Time to tackle obstacles to competitiveness

Opinion: Why we should move into line with UK on income tax

Photograph: Getty Images

Photograph: Getty Images

Wed, Apr 9, 2014, 00:01

We were once a regular top-four finisher. Then we let things slip, ignored the changes that needed to be made, fell down the league tables and suffered massively as a consequence.

Now with hard work we have started to climb back up the table and are starting to see the results – but we have a long way to go, and where we end up is far from certain.

I am not talking about Newcastle or (perish the thought) Man United in the future, but about the Irish economy.

The role of the property and banking collapse in causing our jobs crisis is well-known, but people often overlook the part played by the collapse in our competitiveness. In the bubble years our international competitiveness rankings fell steadily, from fourth in 2000 to 14th in 2007 and 24th in 2011. This destroyed a carefully-built, export-led economy.


Jobs lost
After years of double-digit export growth in the 1990s, our share of export markets fell steadily from 2003 and we lost large numbers of jobs in exporting companies. When the crash hit, 300,000 jobs were lost.

In the past three years, supported by the Government’s action plan for jobs, we have started to turn things around and have steadily climbed up the rankings, from 24th in 2011 to 17th last year. This played a key role in the overall jobs growth of 61,000 across the economy in the past year.

However, a report by the National Competitiveness Council last week found our overall cost competitiveness has started to deteriorate after several years of improvement. At 11.8 per cent, our unemployment is still far too high and the recovery is precarious.


No easing up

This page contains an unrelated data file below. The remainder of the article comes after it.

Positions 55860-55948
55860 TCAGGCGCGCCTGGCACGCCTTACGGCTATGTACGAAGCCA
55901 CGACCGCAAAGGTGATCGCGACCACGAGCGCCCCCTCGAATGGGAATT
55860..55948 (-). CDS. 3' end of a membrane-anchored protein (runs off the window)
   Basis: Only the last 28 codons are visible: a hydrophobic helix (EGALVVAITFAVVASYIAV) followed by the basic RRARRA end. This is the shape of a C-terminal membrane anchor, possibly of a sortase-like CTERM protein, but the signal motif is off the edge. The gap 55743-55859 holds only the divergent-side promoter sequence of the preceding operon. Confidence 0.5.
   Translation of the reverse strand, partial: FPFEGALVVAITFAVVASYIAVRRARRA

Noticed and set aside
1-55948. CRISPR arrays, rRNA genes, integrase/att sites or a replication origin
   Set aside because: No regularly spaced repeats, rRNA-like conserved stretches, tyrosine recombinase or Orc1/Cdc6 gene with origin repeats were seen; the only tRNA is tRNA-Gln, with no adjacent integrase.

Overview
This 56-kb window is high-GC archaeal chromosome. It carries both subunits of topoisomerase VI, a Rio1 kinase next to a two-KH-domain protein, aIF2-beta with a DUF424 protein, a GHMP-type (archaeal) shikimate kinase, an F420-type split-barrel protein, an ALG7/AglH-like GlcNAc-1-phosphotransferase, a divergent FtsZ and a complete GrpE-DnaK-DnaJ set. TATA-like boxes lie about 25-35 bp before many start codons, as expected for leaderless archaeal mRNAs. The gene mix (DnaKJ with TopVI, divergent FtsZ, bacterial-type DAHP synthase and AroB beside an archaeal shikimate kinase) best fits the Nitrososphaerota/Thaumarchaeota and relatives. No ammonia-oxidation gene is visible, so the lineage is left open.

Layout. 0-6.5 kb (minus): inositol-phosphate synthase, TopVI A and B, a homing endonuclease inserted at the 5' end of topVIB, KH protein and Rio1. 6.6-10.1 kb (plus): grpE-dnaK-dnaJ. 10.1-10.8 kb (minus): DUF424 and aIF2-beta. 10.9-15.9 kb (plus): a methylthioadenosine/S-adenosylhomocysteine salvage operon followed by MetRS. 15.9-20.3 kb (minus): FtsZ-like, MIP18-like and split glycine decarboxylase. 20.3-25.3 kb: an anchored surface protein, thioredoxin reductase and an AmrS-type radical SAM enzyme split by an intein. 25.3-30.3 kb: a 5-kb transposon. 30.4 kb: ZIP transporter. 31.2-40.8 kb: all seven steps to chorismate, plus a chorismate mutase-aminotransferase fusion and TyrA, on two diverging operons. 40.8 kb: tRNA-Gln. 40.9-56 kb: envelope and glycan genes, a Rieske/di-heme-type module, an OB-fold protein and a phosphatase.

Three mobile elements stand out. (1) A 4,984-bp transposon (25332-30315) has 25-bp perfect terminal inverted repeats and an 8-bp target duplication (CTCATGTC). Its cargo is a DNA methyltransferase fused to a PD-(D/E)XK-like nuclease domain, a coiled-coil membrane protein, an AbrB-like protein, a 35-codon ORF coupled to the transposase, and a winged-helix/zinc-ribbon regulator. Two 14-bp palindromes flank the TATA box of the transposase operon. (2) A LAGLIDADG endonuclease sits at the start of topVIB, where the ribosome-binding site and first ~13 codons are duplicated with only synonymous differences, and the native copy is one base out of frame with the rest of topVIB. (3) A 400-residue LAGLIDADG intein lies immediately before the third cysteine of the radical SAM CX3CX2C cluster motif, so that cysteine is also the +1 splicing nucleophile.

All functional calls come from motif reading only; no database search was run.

Now is not the time to ease up on the structural reforms necessary for continued jobs growth. We have delivered reforms in many areas. However, as the latest warning signs show, further action by Government is necessary.

I believe we must deal with three key areas in responding.

First, Government plans to act on issues that can directly influence competitiveness.

Electricity delays
For example, international reports repeatedly identify the time taken for businesses to get electricity connections and construction permits as having a detrimental impact on our competitiveness.

Shortly, the National Competitiveness Council will report back to the Cabinet committee on jobs with concrete recommendations on how to deliver improvements in these areas, and over the coming months this structure will tackle other areas where we are out of line with our international competitors.

Second, we must recognise the role consumer prices play in competitiveness. High consumer prices start a vicious circle of increased wage demands and increasing business costs, which ultimately directly threatens competitiveness and jobs.

Last week we published legislation to create a strong merged watchdog with new powers and staff, and a new focus on the consumer interest that can combat that vicious circle.

Finally, we must not forget the role that income tax plays in competitiveness.

As I have said previously, in Ireland the 52 per cent marginal rate of income tax is much higher and kicks in at a much lower level of income than in competitor countries – at €32,800, the marginal rate kicks in below the level of average incomes.


Other factors
In the UK, by comparison, while there are other factors to consider, workers pay 20 per cent on incomes up to €38,000 and 40 per cent on incomes above that up to €180,000.

This directly harms competitiveness and job creation in Ireland and is an issue that comes up often in boardrooms of multinational companies considering creating jobs here.


Reducing income tax
I believe we must move as soon as finances allow to reduce the income tax burden, starting with hard-pressed families on average incomes. A medium-term ambition should be to move into line with competitor countries like the UK.

The Irish economy has started the difficult journey back up the league tables. However, nobody should be in any doubt but that we have a lot of hard work ahead of us if we are to get back up the rankings and create the jobs we need.


Richard Bruton is Minister for Enterprise and Jobs

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